In 2016 the Irish Times recounted the Great Dublin Whiskey Fire, why not see the sight for yourself!
The night a river of whiskey ran through the streets of Dublin
The 1875 Chamber Street fire claimed many victims – each died from alcohol poisoning
At William Smith’s inquest, his father, James, spoke to confirm he was a labourer, unmarried and 21 years old when he died.
That was on Tuesday evening. The previous Friday, William met his neighbour John McGrane at the corner of Bow Street in Dublin’s north inner city. Word was quickly spreading of a huge fire engulfing the Liberties. It was 10pm on June 18th, 1875, and the two young men decided to cross the city to take a look.
Earlier, at 4.45pm, Malone’s malt house and a bonded storehouse on Chamber Street, where some 5,000 barrels of whiskey and other spirits were being stored, were checked and all was in order. At 8pm, the alarm was raised, according to a report in The Irish Times.
The fire spread quickly. As the flames reached the wooden casks holding the liquor, they burst open, sending a burning river of whiskey flowing through the streets. By the time William and John set out for the blaze, the flow measured 2ft wide, 6 inches deep and stretched more than 400m down one side of Mill Street.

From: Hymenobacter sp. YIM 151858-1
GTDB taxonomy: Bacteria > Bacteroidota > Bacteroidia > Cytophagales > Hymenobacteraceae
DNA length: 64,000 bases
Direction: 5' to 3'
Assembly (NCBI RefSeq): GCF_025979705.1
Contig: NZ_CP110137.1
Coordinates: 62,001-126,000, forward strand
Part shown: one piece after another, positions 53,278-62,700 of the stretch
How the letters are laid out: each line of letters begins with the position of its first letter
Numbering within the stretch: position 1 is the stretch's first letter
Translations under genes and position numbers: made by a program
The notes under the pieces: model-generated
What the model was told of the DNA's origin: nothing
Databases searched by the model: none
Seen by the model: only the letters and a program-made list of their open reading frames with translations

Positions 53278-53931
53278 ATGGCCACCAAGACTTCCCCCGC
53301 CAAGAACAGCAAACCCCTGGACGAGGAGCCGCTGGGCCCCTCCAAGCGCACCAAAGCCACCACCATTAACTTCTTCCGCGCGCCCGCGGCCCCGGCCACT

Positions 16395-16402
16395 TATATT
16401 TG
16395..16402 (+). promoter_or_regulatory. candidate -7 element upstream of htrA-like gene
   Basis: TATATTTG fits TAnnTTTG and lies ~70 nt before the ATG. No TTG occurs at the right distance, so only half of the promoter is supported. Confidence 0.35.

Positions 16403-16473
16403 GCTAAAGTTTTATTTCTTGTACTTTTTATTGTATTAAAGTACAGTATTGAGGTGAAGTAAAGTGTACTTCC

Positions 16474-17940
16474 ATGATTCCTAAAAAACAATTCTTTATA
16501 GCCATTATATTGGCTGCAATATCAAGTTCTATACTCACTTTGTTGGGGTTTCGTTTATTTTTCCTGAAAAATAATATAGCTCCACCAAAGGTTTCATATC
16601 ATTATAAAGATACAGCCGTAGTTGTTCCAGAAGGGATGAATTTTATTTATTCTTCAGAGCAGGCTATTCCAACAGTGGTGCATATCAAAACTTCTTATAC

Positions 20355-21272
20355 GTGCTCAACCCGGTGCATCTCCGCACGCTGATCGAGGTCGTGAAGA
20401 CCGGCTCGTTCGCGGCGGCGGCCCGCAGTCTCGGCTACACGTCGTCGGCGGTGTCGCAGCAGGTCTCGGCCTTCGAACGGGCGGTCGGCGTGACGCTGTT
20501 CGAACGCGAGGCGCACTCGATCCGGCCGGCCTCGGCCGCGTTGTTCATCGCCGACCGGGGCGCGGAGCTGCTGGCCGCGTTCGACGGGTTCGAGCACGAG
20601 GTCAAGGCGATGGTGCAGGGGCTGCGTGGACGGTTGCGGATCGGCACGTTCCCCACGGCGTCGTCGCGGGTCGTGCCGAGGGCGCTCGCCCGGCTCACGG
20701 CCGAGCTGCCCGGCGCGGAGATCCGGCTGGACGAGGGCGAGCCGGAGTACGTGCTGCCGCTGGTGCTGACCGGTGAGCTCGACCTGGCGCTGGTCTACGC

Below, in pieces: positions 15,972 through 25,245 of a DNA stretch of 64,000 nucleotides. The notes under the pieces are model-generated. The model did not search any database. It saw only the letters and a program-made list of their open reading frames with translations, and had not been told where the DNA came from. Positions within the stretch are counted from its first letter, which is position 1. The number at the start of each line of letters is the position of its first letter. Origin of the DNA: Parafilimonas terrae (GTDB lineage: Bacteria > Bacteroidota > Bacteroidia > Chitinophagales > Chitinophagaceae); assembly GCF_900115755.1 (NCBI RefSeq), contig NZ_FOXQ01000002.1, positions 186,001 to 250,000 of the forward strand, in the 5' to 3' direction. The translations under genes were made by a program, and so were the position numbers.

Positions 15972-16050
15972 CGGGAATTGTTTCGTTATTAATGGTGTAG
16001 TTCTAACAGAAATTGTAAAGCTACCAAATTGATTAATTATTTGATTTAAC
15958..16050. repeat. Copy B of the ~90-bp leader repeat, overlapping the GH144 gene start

Livestock was common in the city at the time and the squeals of fleeing pigs added to the chaos as the tenements rapidly emptied of residents. Amid the “frightening” bustle, crowds gathered along the stream of alcohol; for many, the inferno presented a rare opportunity.
“It is stated that caps, porringers, and other vessels were in great requisition to scoop up the liquor as it flowed from the burning premises, and disgusting as it may seem, some fellows were observed to take off their boots and use them as drinking cups,” reported The Irish Times on June 21st.
“What was the result? Eight men were carried in a comatose state to Meath Hospital; twelve to Jervis Street Hospital; three to Stevens’ Hospital; and one young man to Mercer’s Hospital. And even these numbers do not represent the entire of the persons put hors de combat by the drink.”
In all, 13 people are understood to have died as a result of the fire. None of the deceased perished in the flames, nor did they die of smoke inhalation – each succumbed to alcohol poisoning from drinking “freely of the derelict whiskey”.
Among them was Mr Smith.